No muzzles for pit bull pups?
By Emily Nohr
WORLD-HERALD STAFF WRITER
Rules for muzzling young pit bulls would be relaxed and animal impound fees would be lowered under proposals to be taken up Tuesday by the Omaha City Council.
The changes — requested by the Nebraska Humane Society — would alter rules passed by the City Council in 2008.
The restrictions, proposed by then-Mayor Mike Fahey, were in response to a series of pit bull attacks that year.
Under the rules, all pit bulls were required to be muzzled, leashed and harnessed while in public unless the dog had passed an annual behavior test administered by the Humane Society.
Under one of the changes to be considered by the council, pit bulls ages six months or younger could be harness- and muzzle-free in public.
Pam Wiese, spokesperson for the Nebraska Humane Society, said pit bull puppies are prevented from socializing normally when constricted by a harness or muzzle.
During the past 10 years, only three level-three bites — the most common type of bite — out of more than 5,000 reported dog bites in Omaha were from puppies six months or younger, Wiese said.
A level-three bite breaks the skin but is the least serious of the bites that break skin.
“The threat that the animal causes when they're that age is almost minute,” said Councilman Tom Mulligan, who cosponsored the proposals with Councilman Ben Gray on behalf of the Humane Society.
Wiese said the current rule also poses a financial issue for pit bull owners.
“To get a muzzle to fit a pit bull puppy, you would have to buy at least three different muzzle sizes,” she said. “That's cost prohibitive. A lot of people aren't doing it.”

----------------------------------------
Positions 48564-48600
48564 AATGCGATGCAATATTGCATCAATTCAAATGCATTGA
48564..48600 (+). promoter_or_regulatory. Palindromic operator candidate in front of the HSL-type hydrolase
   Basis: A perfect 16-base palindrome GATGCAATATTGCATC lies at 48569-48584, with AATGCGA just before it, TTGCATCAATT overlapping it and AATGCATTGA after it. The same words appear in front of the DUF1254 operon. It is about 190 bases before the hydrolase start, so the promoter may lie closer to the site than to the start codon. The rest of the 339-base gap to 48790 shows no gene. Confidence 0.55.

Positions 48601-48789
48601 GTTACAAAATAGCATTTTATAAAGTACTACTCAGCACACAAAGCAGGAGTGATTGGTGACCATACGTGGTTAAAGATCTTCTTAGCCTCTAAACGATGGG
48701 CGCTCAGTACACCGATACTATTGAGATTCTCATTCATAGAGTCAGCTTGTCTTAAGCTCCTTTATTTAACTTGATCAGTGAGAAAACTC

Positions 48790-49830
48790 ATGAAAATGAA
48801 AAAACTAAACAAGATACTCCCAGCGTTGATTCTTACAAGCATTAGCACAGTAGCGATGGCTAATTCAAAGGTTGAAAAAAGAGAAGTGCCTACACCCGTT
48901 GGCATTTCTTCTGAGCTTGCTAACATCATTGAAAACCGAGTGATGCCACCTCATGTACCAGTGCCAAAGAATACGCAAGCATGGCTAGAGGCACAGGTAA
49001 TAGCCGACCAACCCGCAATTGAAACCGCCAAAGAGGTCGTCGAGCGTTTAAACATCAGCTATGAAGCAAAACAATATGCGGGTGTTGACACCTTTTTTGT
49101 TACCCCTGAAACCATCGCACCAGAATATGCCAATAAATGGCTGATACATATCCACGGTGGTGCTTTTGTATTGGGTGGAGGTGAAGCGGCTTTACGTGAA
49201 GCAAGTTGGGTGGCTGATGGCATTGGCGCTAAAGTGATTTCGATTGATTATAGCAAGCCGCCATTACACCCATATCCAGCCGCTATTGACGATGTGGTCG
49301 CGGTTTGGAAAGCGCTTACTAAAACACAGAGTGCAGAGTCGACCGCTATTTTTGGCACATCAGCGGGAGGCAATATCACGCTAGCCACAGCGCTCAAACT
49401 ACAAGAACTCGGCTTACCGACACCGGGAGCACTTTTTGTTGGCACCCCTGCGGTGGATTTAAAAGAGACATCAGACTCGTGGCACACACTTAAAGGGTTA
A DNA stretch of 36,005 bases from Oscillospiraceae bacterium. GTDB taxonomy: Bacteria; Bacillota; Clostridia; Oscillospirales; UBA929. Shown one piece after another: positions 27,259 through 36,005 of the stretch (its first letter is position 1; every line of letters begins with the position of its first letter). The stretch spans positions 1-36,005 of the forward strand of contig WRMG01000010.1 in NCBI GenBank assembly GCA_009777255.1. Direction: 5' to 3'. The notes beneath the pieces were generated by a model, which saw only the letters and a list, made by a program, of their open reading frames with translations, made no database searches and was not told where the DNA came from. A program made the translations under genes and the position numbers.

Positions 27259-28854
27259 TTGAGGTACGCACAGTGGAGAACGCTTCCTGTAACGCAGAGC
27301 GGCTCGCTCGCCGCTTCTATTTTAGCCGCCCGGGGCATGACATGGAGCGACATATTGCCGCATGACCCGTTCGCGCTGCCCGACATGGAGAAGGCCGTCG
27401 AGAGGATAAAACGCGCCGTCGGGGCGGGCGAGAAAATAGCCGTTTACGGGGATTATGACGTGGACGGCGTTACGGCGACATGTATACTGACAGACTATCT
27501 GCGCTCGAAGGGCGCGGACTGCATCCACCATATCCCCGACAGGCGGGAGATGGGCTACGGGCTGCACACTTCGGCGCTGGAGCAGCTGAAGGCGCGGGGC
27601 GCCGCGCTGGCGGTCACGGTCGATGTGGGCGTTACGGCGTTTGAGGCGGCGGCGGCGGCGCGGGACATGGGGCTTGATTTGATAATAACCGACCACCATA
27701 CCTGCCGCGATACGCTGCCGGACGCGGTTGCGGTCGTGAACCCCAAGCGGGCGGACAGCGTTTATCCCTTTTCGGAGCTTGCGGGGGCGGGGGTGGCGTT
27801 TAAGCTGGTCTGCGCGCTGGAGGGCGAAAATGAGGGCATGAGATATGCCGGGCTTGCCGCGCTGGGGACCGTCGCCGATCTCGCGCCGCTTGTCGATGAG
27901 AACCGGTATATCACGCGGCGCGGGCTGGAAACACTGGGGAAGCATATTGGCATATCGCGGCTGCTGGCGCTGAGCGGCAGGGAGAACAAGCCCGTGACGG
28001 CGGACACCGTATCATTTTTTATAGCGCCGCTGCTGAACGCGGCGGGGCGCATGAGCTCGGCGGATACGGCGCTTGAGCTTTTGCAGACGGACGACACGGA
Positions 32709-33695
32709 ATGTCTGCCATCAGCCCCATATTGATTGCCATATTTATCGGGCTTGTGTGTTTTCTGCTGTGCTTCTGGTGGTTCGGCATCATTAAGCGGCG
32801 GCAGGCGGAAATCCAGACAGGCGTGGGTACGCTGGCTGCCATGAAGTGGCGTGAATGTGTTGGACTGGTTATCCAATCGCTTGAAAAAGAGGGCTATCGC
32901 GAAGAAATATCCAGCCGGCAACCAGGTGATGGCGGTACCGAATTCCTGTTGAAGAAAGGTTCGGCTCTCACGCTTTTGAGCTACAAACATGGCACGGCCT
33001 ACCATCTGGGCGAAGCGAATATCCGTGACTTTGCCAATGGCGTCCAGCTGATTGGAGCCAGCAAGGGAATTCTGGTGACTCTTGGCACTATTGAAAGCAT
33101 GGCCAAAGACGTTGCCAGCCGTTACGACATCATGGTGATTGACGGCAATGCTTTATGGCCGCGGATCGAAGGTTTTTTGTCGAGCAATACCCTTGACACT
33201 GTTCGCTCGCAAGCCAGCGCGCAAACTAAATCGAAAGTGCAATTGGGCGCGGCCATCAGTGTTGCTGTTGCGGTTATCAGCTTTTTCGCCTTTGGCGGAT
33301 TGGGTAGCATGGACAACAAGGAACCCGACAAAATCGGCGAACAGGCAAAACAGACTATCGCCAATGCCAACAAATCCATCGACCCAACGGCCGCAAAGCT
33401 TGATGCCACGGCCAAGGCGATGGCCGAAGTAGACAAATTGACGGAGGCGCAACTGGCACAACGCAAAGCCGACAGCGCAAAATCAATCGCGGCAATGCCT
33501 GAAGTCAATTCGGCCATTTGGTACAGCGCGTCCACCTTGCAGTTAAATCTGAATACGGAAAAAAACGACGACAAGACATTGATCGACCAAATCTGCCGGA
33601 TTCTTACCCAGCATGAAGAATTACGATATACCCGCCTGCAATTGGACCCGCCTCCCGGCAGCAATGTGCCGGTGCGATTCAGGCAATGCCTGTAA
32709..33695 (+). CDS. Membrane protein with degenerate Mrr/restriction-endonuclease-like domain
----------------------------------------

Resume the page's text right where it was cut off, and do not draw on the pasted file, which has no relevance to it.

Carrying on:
Mulligan said each muzzle costs about $40.
The city defines a pit bull as an American pit bull terrier, American Staffordshire terrier, Staffordshire bull terrier, Dogo Argentino, Presa Canario, Cane Corso or American bulldog or any dog displaying the majority physical traits of any one or more of those breeds.
The council also will consider a change that will reduce the cost to retrieve an impounded animal, known as a redemption fee. For animals that are not spayed or neutered, the fee would decrease from $300 to $100 the first time an animal is impounded and from $600 to $300 for the second time.
The fees also will decline if an owner picks up an unaltered animal and provides proof within 90 days that the animal subsequently had been sterilized and micro chipped.
The fees for impounded sterilized animals will not change.
Wiese said the fees were increased in 2008 in hopes of discouraging people from letting their dogs run loose and to encourage people to spay or neuter their animals.
But the higher fees were causing fewer people to claim their animals, Wiese said. In the last two years, the Humane Society has seen a significant increase in the number of impounded animals left at Humane Society, she said.
That has increased the society's costs to spay, neuter, microchip and house animals prior to them being adopted out.
Other than the two recommended changes, other aspects of the 2008 rules appear to be working well, Wiese said.
Under the rules, pit bulls that are outdoors must be in a securely fenced yard, and their owners need at least $100,000 in liability insurance.
The rules also allowed the Humane Society to declare menacing dogs of any breed “potentially dangerous” after investigating complaints.
“Omaha is one of the leaders in the nation as far as our Humane Society laws with dogs go,” Mulligan said.
No muzzles for pit bull pups? - Omaha.com